Cold Damage in Fruits

Gordon Johnson, Extension Vegetable & Fruit Specialist;

There were several advective freeze events this past week when freezing temperatures occurred along with high winds. Lows for the early morning on March 29 ranged from 22-26 °F and wind gusts over the period were over 30 mph. Cold damage in stone fruits is of concern because many trees are flowering, two weeks ahead of normal.

Stone Fruits

Stone fruits (peaches, nectarines, plums, and apricots) are currently in various stages of flowering from first color to past bloom. Research has shown that when stone fruits are in the First Pink (first color) stage (flower petals coming out of bud but not open), the temperatures required to cause 10% and 90% kill at this bud development stage were 25°F and 15°F, respectively. At First Bloom, the temperatures required to cause 10% and 90% kill were 26°F and 21°F, respectively. At Full Bloom Stage the temperatures required to cause 10% and 90% kill were 27°F and 24°F, respectively and at Post Bloom Stage the temperatures required to cause 10% and 90% kill were 28°F and 25°F, respectively. We will not know the full extent of the damage for several weeks until fruit drop occurs.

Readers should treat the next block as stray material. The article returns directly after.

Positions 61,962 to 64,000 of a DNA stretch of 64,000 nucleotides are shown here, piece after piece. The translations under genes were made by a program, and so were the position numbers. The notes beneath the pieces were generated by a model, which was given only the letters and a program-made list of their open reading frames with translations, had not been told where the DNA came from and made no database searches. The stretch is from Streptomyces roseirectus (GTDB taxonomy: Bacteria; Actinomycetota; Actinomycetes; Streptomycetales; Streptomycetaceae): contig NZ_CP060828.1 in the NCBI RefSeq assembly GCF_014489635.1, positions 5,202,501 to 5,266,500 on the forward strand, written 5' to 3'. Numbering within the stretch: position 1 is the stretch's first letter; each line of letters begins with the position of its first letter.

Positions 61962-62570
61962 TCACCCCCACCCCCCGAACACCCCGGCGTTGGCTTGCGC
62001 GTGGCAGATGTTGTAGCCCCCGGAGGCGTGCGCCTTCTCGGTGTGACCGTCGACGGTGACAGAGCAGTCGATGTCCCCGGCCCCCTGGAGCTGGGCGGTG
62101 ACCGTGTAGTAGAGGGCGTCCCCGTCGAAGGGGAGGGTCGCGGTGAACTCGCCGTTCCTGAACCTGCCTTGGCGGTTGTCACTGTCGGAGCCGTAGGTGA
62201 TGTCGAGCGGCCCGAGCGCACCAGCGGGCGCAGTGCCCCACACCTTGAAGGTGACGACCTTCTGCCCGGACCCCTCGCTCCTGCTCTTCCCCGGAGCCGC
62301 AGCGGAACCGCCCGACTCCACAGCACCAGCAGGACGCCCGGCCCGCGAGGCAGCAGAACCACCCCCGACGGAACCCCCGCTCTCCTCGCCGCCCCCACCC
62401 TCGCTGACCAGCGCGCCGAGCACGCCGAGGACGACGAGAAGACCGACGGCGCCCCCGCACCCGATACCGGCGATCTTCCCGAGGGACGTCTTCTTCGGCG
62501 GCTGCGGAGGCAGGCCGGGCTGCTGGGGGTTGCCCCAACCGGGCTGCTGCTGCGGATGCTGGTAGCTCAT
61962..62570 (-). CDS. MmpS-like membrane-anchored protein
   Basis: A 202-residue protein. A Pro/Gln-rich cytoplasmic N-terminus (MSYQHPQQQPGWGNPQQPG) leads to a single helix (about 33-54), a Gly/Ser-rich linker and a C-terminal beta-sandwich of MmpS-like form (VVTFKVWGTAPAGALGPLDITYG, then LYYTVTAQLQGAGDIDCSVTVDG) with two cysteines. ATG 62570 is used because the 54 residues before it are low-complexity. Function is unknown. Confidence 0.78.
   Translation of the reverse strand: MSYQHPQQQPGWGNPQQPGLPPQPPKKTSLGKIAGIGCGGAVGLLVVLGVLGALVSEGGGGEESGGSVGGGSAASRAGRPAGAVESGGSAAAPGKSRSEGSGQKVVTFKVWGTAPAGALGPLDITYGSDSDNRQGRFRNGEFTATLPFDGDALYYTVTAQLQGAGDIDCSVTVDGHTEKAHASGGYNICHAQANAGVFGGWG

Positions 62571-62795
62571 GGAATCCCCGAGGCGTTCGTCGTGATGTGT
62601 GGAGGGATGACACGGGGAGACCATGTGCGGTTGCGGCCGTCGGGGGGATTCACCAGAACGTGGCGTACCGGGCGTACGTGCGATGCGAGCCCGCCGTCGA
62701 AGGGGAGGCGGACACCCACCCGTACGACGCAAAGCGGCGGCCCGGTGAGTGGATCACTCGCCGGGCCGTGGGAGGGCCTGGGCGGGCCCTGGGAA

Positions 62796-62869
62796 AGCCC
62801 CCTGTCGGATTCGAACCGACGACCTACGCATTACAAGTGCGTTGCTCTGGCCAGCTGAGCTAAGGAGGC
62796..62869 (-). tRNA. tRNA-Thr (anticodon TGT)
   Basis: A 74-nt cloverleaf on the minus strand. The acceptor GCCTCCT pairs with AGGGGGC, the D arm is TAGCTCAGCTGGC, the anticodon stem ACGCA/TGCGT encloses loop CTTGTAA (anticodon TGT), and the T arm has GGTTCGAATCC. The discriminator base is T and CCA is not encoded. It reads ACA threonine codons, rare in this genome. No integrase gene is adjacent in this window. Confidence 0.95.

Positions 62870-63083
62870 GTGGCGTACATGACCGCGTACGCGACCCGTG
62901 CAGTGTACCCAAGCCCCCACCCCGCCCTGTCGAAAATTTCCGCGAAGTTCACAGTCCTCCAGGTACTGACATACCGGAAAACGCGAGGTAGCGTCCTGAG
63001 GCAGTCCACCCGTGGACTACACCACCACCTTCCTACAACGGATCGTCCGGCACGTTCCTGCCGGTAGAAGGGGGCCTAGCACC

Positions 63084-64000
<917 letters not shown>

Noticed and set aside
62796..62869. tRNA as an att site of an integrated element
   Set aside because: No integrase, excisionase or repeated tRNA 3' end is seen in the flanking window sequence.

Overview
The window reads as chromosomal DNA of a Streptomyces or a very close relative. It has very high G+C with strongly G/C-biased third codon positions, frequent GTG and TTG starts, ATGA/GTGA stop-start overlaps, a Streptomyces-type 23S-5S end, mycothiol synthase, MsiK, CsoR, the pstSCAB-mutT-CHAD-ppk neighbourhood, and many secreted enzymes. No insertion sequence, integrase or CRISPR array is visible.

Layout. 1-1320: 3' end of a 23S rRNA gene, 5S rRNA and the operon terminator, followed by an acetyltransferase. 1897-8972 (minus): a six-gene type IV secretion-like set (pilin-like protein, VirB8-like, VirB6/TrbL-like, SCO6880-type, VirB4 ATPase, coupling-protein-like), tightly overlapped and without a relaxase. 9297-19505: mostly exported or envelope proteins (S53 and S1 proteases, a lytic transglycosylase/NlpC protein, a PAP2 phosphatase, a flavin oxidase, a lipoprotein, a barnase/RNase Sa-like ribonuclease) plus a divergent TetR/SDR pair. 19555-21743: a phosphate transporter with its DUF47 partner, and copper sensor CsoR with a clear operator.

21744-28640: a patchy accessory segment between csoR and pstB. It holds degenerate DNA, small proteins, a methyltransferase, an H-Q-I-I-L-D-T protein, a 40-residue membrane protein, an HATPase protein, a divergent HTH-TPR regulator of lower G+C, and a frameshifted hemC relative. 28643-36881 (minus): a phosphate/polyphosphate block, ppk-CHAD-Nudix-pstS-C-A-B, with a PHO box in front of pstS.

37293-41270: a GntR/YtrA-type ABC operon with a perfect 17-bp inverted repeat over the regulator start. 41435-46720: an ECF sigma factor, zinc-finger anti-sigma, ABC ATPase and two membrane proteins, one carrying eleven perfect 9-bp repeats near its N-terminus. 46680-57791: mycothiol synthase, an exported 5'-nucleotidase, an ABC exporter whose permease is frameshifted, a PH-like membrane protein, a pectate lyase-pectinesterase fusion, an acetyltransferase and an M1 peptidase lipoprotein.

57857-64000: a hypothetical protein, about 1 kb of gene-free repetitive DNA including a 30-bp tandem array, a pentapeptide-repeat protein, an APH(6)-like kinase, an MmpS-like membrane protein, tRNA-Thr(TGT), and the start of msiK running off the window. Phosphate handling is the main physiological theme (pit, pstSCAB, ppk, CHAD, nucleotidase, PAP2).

Plum flowers on a tree

Over 50% of open plum flowers will have been killed by the recent advective freezes


Pink nectarine blooms

Nectarine blooms in first pink stage may have had minor losses (10%)



Fortunately, plasticulture strawberries were still under row covers that will, depending on weight, protect down to 24°F. For strawberries the critical temperature during bloom at the blossom level is 28°F. Below 28°F, there is a progressively higher risk of flower damage, and below 26°F most blooms will be damaged or killed. Flowers that are not open and just emerging from the crown can tolerate temperatures down to 22°F and once fruit has formed temperatures down to 26°F can be tolerated for short periods of time. Flower acclimation is also important. Plants with flowers exposed to several cold days before a freeze will be more tolerant than those exposed to warm days before. For strawberries, two layers of floating row covers may be the most effective strategy for advective freezes. Double covers have been shown to be more effective than single heavy covers in this case.

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